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This May 15, 2002 file photo shows Los-Angeles based clothing designer Mossimo Giannulli posing with his fall preview clothing for Target department stores in New York. Giannulli and his wife, actress Lori Loughlin were charged along with nearly 50 other people Tuesday in a scheme in which wealthy parents bribed college coaches and other insiders to get their children into some of the most elite schools in the country, federal prosecutors said.

This May 15, 2002 file photo shows Los-Angeles based clothing designer Mossimo Giannulli posing with his fall preview clothing for Target department stores in New York. Giannulli and his wife, actress Lori Loughlin were charged along with nearly 50 other people Tuesday in a scheme in which wealthy parents bribed college coaches and other insiders to get their children into some of the most elite schools in the country, federal prosecutors said. (AP)

“I don’t think you have to apologize, people get offended for no reason,” wrote one user. “Like who's excited for school work?! Enjoy your college experience!”

“We know you didn't mean it, some people just take things the wrong way and blow it way out of proportion,” added another. “Obviously you realize how fortunate you are to go to college. Don't beat yourself up to bad. We all say silly things.”

“Personally I thought it was funny, I was lucky enough to go to college – definitely wasn’t cheap for my family – but I still related and laughed,” wrote one user. “Game days were some of the best times i had in college. don’t worry, people get triggered so easily. enjoy what you enjoy.”

The alleged admissions scam, which was revealed Tuesday, showed kids' parents would pay a specified amount of money fully aware it would be used to gain college admission. The money would then go toward an SAT or ACT administrator or a college athletic coach who would fake a profile for the prospective student — regardless of their athletic ability, according to the charging documents.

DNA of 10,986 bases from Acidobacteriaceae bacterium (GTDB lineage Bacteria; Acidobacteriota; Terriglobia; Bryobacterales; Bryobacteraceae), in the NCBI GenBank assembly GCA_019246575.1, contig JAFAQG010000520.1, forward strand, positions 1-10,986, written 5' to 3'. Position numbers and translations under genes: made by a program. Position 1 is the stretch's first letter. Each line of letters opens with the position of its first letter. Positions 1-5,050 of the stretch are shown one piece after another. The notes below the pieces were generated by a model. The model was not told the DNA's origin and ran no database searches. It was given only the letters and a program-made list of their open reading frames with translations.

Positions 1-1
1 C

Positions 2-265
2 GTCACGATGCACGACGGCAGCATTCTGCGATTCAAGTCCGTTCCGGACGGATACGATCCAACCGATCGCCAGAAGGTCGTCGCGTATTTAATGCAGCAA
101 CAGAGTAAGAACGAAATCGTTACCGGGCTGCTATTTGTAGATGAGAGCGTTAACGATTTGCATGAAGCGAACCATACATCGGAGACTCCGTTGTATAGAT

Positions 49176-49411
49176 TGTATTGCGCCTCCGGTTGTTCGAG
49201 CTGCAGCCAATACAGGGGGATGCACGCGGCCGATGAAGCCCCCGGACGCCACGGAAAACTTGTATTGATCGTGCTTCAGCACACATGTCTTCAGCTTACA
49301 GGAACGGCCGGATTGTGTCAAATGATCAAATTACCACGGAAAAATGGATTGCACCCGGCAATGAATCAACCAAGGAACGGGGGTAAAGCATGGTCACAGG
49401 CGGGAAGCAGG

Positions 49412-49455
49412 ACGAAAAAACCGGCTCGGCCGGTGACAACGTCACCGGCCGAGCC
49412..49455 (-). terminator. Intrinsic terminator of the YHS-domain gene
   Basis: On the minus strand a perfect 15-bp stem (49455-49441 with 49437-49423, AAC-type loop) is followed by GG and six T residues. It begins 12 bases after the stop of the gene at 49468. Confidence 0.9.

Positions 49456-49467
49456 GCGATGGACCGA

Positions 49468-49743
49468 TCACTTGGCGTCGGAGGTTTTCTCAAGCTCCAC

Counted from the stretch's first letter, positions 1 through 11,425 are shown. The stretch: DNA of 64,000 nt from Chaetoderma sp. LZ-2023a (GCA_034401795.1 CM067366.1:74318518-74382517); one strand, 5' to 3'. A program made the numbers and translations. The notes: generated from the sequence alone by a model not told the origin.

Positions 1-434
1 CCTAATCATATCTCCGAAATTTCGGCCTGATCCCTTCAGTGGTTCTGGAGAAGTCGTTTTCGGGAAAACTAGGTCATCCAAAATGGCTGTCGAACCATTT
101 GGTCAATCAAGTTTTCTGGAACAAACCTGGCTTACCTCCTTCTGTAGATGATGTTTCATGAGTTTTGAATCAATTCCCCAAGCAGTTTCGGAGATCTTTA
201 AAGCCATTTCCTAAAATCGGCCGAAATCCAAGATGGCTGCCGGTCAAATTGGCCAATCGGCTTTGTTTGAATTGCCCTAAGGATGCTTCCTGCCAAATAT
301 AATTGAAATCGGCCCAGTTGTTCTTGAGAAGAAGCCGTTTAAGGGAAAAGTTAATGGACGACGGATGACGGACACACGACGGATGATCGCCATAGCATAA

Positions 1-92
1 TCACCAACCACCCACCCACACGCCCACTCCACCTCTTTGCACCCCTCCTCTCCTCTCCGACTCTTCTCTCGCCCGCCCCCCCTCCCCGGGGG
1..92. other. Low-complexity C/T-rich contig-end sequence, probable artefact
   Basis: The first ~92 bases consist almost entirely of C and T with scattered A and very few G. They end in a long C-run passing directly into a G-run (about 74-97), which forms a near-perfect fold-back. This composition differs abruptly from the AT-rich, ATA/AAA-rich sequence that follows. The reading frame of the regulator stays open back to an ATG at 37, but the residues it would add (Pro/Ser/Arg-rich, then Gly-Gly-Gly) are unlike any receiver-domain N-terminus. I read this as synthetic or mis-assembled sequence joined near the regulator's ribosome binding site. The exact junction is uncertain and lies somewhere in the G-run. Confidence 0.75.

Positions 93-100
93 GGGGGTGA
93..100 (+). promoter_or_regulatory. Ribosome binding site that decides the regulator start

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On a call with a wealthy parent, prosecutors said, Singer, who owned the company Edge College & Career Network, summed up his business in this way: “What we do is help the wealthiest families in the US get their kids into school... my families want a guarantee.”

Singer would help his clients' children by having another individual take SAT or ACT tests on behalf of the students. Parents would pay up to $75,000 for each test and have them wire money to "charitable accounts."

In this Feb. 28, 2019 file photo, actress Lori Loughlin, center, poses with daughters Olivia Jade Giannulli, left, and Isabella Rose Giannulli at the 2019 "An Unforgettable Evening" in Beverly Hills, Calif. Loughlin and her husband Mossimo Giannulli were charged along with nearly 50 other people Tuesday in a scheme in which wealthy parents bribed college coaches and other insiders to get their children into some of the most elite schools in the country, federal prosecutors said.

In this Feb. 28, 2019 file photo, actress Lori Loughlin, center, poses with daughters Olivia Jade Giannulli, left, and Isabella Rose Giannulli at the 2019 "An Unforgettable Evening" in Beverly Hills, Calif. Loughlin and her husband Mossimo Giannulli were charged along with nearly 50 other people Tuesday in a scheme in which wealthy parents bribed college coaches and other insiders to get their children into some of the most elite schools in the country, federal prosecutors said. (AP)

"Singer used the purported charitable donations from parents, at least in part, to bribe two SAT and ACT test administrators," court documents stated.

The court documents also stated that "[Loughlin] agreed to pay bribes totaling $500,000 in exchange for having their two daughters designated as recruits to the USC crew team – despite the fact that they did not participate in crew – thereby facilitating their admission to USC."

Actress Felicity Huffman was also charged and arrested by federal agents in the scandal.

Fox News' Katherine Lam contributed to this report.